2:14 am
multiple occasions in washington, d.c., and at one point, she was supposed to speak in congress, but because she would not agree not to talk about slavery, if that is clear, they would not let her speak. so, she spoke at a unitarian church and all sorts of politicians, including congressmen attended. of course, she spoke about slavery, because that is what she was compelled to speak about. during that trip to washington, d.c. in 1843, she also met president tyler and his line about lucretia mott was, you know, i think i will turn mr. calhoun over to you, you can negotiate with john c. calhoun for me. lucretia mott first met elizabeth stanley in -- when they met, they met in sort of an unlikely place which was at the world's anti-slavery convention in london, england in 1840.
2:15 am
two americans meeting in london. they had other connections, but lucretia mott was there as a delegate from various american anti-slavery societies. she was there to attend the convention. elizabeth cady stanton was there on her honeymoon. she had just married an abolitionist named henry stanton. for her, it was a european tour rather than a political journey. the two women instantly connected.
2:16 am
elizabeth cady stanton later described lucretia mott as a revelation of womanhood. she said i did not know it was possible for women to be so outspoken and independent. she really became an admirer of lucretia mott. elizabeth cady stanton refer to lucretia mott as the moving spirit of the seneca falls convention of 1848. it was a label lucretia mott rejected. she said elizabeth, you should claim that for yourself. but it was the fact that lucretia mott was in the area that the convention was held and her presence was advertised to draw attendees. her sister lived in auburn, new york, which was not far from seneca falls, so she would come up to this part of the country regularly. when she came up in 1848, she was engaged in a number of activities. she attended an annual quaker meeting. the genesee early meeting. she traveled to ontario, canada, to visit former slaves, american slaves who had fled to canada. she went to the seneca
2:17 am
reservation and witnessed them writing their constitution. she is actually engaging very in all of these interesting activities in the summer of 1848, native american rights, african-american rights, and women's rights. before the seneca falls convention in july, 1848, she meets up with her old friend, elizabeth cady stanton and other quakers in the area. they decide to hold this convention devoted to women, and the civil condition, and they advertised that lucretia mott will be there and she will be the principal speaker.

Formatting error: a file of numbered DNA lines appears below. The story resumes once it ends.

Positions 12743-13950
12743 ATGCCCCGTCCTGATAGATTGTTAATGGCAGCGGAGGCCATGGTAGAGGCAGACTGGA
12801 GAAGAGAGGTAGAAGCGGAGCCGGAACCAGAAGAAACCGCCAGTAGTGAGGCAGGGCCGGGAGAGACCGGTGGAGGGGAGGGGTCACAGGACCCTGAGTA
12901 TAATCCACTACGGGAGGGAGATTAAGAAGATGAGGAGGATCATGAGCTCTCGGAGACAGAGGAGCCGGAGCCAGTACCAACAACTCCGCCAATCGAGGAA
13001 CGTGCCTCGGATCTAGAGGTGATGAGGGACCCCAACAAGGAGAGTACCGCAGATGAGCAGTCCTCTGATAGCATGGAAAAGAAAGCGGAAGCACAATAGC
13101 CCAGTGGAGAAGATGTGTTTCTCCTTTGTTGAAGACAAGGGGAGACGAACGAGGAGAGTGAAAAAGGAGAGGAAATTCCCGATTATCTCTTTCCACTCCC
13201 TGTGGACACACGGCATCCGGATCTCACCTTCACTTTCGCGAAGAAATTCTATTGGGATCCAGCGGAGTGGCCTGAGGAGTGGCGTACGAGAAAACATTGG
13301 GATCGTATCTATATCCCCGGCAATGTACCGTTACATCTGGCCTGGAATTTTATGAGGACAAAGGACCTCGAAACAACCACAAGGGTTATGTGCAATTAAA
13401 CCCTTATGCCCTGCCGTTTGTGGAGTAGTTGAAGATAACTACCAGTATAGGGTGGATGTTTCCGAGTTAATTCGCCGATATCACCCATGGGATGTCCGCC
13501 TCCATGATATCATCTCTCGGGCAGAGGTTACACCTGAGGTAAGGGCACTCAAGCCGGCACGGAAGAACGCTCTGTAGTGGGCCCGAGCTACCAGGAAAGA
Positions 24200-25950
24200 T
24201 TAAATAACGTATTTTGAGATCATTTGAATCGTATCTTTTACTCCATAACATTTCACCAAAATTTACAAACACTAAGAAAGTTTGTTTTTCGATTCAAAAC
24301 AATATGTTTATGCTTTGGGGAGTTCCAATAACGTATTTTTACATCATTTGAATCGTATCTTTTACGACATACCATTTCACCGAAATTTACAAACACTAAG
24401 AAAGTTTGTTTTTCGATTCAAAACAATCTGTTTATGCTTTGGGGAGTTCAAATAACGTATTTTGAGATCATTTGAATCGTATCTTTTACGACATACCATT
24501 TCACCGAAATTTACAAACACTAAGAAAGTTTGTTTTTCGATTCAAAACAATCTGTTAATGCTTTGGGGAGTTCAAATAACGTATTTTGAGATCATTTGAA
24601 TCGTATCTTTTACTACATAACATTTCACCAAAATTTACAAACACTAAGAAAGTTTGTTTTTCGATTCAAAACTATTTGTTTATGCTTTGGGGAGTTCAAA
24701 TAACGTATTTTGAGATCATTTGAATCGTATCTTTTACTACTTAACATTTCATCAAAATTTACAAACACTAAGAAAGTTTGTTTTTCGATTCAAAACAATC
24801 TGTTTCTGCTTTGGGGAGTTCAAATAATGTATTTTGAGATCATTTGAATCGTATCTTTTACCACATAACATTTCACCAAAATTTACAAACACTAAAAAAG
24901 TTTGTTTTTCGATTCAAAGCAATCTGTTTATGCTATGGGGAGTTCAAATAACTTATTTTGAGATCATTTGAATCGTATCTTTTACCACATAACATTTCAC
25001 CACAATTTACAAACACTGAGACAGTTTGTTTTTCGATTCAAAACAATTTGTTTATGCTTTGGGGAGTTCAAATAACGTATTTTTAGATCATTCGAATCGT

2:18 am
once a newspaper called her a grizzled speaker of the movement. that she had somehow shed her femininity by engaging in activism. but the women's rights movement, the antislavery movement held her up as a paragon of womanhood. they said lucretia mott is an example that you can do both, be an excellent wife, mother, grandmother, and have a public life, be an activist. for her, the activism and the family life blended seamlessly because her husband was also an abolitionist and active in a lot of the same organizations she was. he attended the first women's rights convention in seneca falls and shared the convention -- chaired the convention. and her children also became involved in the philadelphia
2:19 am
antislavery society. and other organizations for women's rights and women's suffrage in philadelphia. in many ways, her activism was a family affair. there was not a lot of conflict. at her funeral, someone said -- silence is appropriate for a quaker funeral, but someone said, who can speak? the preacher is dead. that is how much of a void had been left by lucretia mott's death, because she always had something to say. i think that made her in some ways too good. she has become almost what elizabeth cady stanton made her, almost a saint. and in actuality, she was a deeply radical person for her time and was not afraid to speak her beliefs. >> in 1869 in new york city, elizabeth cady stanton and susan b anthony founded the national women's suffrage association for a constitutional amendment guaranteeing the right to vote. however, much of the women's movement's early progress came in the west. in oregon, duniway, who established a pro-suffrage newspaper became active in the movement after her husband's business failed.